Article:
By Bree Black Horse
The Bureau of Indian Affairs recently announced its final rule regarding Secretarial elections for federally recognized tribes. The final rule purports to clarify how tribes may remove IRA constitutional provisions requiring Secretarial elections for constitutional amendments.
The BIA claims that its new rule furthers tribal self-governance and self-determination. That may be true, at least absent tribal chicanery. The BIA also claims that this rule protects urban Indian voting rights. But in reality, the rule does no such thing.
The fact of the matter is this: the BIA wants out of the Secretarial election business. That is because Secretarial elections are costly for the agency to administer and a headache for BIA superintendents and line staff.
Of more concern, in this day and age of increasing tribal factionalism, such federal elections are used as a mode of intra-tribal warfare, with the BIA placed directly in the firing line between Indian Hatfields and McCoys. No matter which faction wins the Secretarial election, the BIA gets maimed, meaning sued.
So rather than address that reality, the BIA brands the rule as beneficial to urban Indians.
Because Secretarial elections are done by mail—rather than many tribally-run elections that require on-reservation voting—the BIA knows it needs off-reservation tribal members to support any Secretarial ballot measure that will eliminate a tribal constitutional Secretarial-election requirement and thus get the agency out of the Secretarial election business.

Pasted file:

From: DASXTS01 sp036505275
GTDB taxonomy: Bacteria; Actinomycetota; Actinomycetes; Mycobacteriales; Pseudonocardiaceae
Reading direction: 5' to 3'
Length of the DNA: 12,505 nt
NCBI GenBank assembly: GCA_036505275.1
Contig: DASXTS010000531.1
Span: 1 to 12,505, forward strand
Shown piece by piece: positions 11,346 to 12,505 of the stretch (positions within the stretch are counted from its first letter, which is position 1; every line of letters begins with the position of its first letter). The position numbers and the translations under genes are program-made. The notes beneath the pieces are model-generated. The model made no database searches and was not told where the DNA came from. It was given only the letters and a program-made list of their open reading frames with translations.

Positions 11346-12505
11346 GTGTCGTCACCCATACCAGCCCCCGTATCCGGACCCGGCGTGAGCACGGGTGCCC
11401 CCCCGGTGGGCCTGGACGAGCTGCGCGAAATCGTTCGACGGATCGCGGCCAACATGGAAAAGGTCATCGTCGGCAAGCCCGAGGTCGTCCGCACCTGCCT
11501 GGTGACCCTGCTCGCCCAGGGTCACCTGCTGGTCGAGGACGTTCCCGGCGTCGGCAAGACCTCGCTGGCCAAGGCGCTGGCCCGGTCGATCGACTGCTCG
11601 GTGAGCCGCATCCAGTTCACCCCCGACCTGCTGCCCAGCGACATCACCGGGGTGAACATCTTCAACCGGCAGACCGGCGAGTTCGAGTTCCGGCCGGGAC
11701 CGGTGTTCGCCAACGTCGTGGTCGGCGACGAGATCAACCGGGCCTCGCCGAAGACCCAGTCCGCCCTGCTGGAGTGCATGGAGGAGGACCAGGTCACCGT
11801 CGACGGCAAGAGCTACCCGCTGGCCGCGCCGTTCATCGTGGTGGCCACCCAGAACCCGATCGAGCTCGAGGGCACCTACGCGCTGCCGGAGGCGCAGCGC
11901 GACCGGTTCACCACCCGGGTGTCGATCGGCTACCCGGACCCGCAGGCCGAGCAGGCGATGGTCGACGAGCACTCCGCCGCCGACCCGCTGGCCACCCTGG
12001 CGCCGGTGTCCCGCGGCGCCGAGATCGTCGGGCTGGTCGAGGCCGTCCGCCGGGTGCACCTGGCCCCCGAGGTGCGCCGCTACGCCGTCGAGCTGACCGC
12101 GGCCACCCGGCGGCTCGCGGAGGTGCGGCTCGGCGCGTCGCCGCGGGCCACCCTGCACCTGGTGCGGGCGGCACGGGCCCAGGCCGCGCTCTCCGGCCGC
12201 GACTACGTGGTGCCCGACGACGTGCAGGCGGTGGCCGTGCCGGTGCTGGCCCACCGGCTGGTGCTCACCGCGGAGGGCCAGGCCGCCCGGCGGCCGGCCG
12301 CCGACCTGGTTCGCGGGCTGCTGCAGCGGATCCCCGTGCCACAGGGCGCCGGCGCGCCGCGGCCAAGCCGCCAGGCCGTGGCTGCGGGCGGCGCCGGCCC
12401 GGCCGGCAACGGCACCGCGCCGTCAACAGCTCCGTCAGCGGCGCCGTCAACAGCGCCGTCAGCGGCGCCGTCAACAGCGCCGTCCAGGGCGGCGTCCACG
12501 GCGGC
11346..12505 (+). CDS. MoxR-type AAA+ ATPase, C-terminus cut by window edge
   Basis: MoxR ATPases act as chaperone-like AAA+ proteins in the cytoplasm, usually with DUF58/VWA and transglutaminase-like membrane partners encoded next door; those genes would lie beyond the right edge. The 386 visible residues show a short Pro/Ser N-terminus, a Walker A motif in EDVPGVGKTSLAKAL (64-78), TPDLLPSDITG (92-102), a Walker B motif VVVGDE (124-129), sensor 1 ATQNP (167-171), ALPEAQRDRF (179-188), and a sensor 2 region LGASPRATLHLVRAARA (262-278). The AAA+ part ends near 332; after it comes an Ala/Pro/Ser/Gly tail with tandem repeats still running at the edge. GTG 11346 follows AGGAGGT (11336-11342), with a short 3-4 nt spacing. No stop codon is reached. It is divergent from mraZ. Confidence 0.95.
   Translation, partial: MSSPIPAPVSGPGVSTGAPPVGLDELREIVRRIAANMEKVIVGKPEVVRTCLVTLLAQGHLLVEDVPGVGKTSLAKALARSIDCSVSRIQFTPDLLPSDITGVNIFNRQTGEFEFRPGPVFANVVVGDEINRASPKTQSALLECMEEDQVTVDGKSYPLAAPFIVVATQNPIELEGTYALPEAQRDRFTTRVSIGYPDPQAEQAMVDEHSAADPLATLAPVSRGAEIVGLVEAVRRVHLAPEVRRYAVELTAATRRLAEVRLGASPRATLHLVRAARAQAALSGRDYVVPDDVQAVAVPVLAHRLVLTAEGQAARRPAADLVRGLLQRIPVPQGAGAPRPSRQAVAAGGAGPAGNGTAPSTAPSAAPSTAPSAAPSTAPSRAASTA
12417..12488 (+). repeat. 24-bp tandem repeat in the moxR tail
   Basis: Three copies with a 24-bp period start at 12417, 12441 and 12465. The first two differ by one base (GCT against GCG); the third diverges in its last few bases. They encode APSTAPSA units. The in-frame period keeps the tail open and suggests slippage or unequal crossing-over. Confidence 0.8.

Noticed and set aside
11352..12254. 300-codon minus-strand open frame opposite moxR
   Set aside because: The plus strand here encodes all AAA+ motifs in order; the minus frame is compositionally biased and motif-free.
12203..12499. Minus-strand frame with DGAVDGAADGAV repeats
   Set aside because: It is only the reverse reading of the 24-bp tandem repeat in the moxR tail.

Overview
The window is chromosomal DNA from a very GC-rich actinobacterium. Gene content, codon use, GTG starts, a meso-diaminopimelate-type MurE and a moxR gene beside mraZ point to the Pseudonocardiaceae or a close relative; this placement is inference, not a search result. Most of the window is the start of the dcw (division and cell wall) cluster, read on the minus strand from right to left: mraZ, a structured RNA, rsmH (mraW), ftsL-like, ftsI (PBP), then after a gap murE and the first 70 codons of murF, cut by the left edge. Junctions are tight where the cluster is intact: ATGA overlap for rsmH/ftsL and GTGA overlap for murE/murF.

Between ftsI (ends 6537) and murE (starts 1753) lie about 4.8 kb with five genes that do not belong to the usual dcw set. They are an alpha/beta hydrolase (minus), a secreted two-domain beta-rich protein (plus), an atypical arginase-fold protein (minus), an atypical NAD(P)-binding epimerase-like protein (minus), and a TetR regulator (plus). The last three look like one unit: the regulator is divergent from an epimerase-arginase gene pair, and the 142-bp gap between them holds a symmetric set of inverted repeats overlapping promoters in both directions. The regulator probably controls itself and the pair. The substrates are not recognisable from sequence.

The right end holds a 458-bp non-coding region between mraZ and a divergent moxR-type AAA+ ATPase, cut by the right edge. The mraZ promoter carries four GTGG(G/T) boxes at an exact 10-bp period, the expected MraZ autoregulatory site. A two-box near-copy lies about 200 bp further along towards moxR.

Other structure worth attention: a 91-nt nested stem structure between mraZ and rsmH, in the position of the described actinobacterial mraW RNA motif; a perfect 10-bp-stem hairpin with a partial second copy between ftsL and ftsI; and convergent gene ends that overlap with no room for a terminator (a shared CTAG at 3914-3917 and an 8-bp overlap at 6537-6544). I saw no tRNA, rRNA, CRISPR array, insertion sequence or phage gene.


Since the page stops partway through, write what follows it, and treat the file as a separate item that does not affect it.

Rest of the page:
The BIA is pandering.
The bottom line is that after urban tribal members vote in such a Secretarial election, it may be the last time they get to vote on a matter of their tribe’s governance, at least without going home to vote.
Indeed, tribal leaders, especially bad ones, may no longer need to account for the vote of their urban members. They can seek to amend a tribal constitution without a comprehensive vote of the tribal membership. Let the games begin.
In all, the BIA’s rule disenfranchises urban tribal member voters; it simply does not and will not “prevent tribal members living in urban areas from being inadvertently disenfranchised in Secretarial elections,” as the BIA claims.
Even worse, the rule could lead to the mass disenrollment of tribal members via Secretarial election, as has been attempted once, and is currently being attempted again, at Nooksack.
Getting the BIA out of tribal affairs is not necessarily a bad thing. But much more care is required from the Trustee or there could be dramatic unintended consequences for tribal members.
Bree Black Horse is an associate in the Seattle office of Galanda Broadman, PLLC, www.galandabroadman.com. She is an enrolled member of the Seminole Tribe of Oklahoma.